An 18-month restoration project has transformed this amazing 19th century property in Cliftonville

12 Arthur Road

A Cliftonville property built at the end of the 19th century has been brought back to its former splendour following an 18-month restoration project.

A team of 13 from DG Joinery and architect Sam Causer have been working on the intricate restoration and refurbishment of 12 Arthur Road.

The now stunning building was in a poor state of repair with parts of the property literally falling down.

Its transformation has included the restoration of original features, such as mouldings, cornices, bannisters, flooring, Victorian tiles and fireplaces and spectacular stained glassed windows.

The property, bought by brothers Christopher and Mark Walker in 2013, had been owned by the Gregory family for more than 70 years, who had retained many of the original features that make the house so special.

The house was built in the 1890s and, along with number 28, is distinct from other properties because it is double-fronted, stands three-storeys high and, unique in the road, has a stainglassed orangey – added after the original build – above the ornately columned porchway.

The property first appears on the 1901 census under the title ‘Kennington Lodge. The householder was Emmanuel Levy, who lived with his two daughters and three servants.

In 1940 the house was sold to the Frederick Hotels chain and just after World War Two it was bought by the Gregory family.

Originally the family ran a guesthouse but in the 60s they converted the business to holiday flatlets with up to 50 guests at any one time. That business ended in the 1980s and the property was used as a family home.

The most recent conversion has seen the 10 bedrooms reduced to five- all with beautiful en-suites containing roll-top baths, the walls stripped back to the lime plaster, period furniture, much of it bought from dealer Ronnie Scott, put in place – including cast iron radiators – with doors, windows, floors and tiling restored.

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The flooring and walls will now remain in their natural state for a period of years so visitors on open days can see the full effect of the restoration.

The brothers received a Townscape Heritage Initiative (THI) grant – funded by the Heritage Lottery Fund and Thanet District Council – of £355,577 towards the cost of bringing the property back into use after it fell vacant and became uninhabitable.

A historic fabrics survey allowed them to understand how the decoration has changed over the years.  Unusually for a THI, funding was given to the owners for some of the interior work due to the high quality of their historic preservation.

THI funding can be used only for work that is visible and accessible to the public and the owners have committed to opening the building to visitors at least 8 days per year following the completion of works.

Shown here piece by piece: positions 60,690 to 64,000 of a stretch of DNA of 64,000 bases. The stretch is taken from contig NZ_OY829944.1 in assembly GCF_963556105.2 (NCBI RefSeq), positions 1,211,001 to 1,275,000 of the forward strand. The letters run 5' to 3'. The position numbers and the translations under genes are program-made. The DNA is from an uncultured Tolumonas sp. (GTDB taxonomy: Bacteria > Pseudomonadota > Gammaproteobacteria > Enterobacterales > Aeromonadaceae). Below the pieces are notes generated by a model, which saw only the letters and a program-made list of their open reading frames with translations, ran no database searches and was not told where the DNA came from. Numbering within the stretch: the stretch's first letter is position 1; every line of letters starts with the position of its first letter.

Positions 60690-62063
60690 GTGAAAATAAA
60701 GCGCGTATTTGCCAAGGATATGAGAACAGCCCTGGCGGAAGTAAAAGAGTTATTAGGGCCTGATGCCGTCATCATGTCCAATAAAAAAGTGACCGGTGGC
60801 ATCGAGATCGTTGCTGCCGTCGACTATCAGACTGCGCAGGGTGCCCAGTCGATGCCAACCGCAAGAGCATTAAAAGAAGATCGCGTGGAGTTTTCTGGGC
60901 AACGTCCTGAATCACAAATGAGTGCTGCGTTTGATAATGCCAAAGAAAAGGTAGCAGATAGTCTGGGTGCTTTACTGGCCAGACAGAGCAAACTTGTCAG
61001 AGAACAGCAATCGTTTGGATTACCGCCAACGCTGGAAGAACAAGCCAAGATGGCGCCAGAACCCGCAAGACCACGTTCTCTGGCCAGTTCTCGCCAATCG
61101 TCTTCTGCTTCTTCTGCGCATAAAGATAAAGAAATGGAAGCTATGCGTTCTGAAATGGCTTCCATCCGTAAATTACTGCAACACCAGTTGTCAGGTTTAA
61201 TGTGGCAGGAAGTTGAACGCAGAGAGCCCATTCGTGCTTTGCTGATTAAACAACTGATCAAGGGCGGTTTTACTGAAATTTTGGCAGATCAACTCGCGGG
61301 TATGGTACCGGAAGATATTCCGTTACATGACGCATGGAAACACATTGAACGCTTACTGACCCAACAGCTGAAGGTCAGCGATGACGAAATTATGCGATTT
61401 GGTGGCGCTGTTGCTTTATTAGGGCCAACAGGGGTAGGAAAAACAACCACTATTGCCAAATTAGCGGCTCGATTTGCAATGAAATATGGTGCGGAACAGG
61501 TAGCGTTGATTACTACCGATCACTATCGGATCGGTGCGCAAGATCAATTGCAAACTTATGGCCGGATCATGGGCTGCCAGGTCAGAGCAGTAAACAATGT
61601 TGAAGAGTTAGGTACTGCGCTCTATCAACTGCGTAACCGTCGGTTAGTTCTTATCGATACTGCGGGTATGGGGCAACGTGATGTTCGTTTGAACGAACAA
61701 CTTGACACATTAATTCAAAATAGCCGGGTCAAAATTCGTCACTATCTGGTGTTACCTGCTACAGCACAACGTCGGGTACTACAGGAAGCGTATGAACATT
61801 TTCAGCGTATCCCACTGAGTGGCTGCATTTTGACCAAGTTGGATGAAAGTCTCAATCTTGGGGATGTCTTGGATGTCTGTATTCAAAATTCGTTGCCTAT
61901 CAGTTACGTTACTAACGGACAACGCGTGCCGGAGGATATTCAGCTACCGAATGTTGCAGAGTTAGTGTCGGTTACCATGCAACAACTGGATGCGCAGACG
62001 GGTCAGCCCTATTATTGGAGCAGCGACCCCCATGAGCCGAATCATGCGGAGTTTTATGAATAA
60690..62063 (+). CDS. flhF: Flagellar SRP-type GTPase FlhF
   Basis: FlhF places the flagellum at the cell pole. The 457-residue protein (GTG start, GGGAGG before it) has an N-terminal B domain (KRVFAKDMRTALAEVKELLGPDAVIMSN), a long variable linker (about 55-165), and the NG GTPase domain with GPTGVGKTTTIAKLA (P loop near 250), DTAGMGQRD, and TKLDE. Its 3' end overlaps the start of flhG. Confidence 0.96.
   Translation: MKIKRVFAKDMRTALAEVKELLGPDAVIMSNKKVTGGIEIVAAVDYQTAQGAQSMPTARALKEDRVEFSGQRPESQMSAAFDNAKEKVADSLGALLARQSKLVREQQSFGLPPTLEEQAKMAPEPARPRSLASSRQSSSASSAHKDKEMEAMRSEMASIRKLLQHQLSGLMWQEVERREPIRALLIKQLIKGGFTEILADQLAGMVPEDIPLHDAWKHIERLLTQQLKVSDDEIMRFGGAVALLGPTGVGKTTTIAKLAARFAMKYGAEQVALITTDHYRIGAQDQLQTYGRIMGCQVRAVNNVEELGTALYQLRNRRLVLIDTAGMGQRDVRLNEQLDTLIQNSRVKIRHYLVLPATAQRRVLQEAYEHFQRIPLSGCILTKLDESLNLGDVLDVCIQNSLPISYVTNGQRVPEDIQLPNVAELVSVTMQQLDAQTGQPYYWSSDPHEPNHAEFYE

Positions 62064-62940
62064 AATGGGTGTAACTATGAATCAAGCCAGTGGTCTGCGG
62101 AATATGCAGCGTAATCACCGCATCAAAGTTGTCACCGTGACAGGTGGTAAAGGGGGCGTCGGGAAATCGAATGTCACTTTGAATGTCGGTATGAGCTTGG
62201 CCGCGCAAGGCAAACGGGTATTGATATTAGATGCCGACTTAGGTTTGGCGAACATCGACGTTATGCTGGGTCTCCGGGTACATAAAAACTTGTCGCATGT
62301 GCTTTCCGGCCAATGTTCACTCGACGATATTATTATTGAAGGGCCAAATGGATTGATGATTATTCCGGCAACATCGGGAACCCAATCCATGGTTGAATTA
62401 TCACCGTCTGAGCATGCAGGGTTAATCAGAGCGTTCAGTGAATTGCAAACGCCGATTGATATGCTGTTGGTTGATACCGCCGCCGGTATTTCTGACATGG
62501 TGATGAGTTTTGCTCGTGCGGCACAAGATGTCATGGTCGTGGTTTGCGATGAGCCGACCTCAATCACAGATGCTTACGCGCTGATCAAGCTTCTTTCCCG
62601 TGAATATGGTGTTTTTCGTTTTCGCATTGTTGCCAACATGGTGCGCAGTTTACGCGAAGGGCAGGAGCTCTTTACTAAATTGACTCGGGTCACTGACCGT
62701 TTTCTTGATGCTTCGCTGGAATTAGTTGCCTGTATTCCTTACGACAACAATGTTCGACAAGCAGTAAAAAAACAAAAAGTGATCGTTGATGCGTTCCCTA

The first opening was last weekend when more than 300 went through the doors to explore the property as part of the Heritage Open Days scheme.

The surveyor estimator for DG Joinery said: “People are able to see the age of the building and the restoration of original features from circa 1910, including fireplaces and flooring, panels and mouldings.

“It has been testing as we have never before used so many original and traditional methods. I can’t believe we are now at the end!”

Visitors can now see the restored original Victorian tiles on the front path, the recreated grand front door, terrazzo flooring, the stunning dining and sitting rooms, stained glass windows at the front and painstakingly recreated sash windows at the rear and a remodelled kitchen area with an amazing concrete island.

Deputy Leader of the council, Cllr Lin Fairbrass said: “Thanet District Council commissioned the work through the Dalby Square Townscape Heritage Initiative (THI) project. The THI, which is funded 75% by the Heritage Lottery Fund and 25% by the district council, has given over 40 grants towards work to historic buildings in Dalby Square and Arthur Road over the last five years – leading to a transformation of the image of the area.

“The project at 12 Arthur Road was influenced by the success of the Grange in Ramsgate, an historic building holiday-let owned by the Landmark Trust. The Arthur Road house will allow the world to see both the quality of architecture that exists in Cliftonville and also its wealth of history.”

The property will now be used as a holiday let, an appropriate nod to Cliftonville’s history as a upmarket seaside resort that once counted the likes of author Oscar Wilde amongst its clientele.

Photos Debbie Smith

1 Comment

  1. This doesn’t look like the council got value for their third of a million quid. More than what was paid for the house. No ballroom restoration, a modern kitchen that doesn’t fit. A Pick and Mix heritage project in one of the poorest parts of Thanet. The owners have only taken what they find tasteful and stuck roll top baths everywhere. Not all of it open to the public. Quite farcical.

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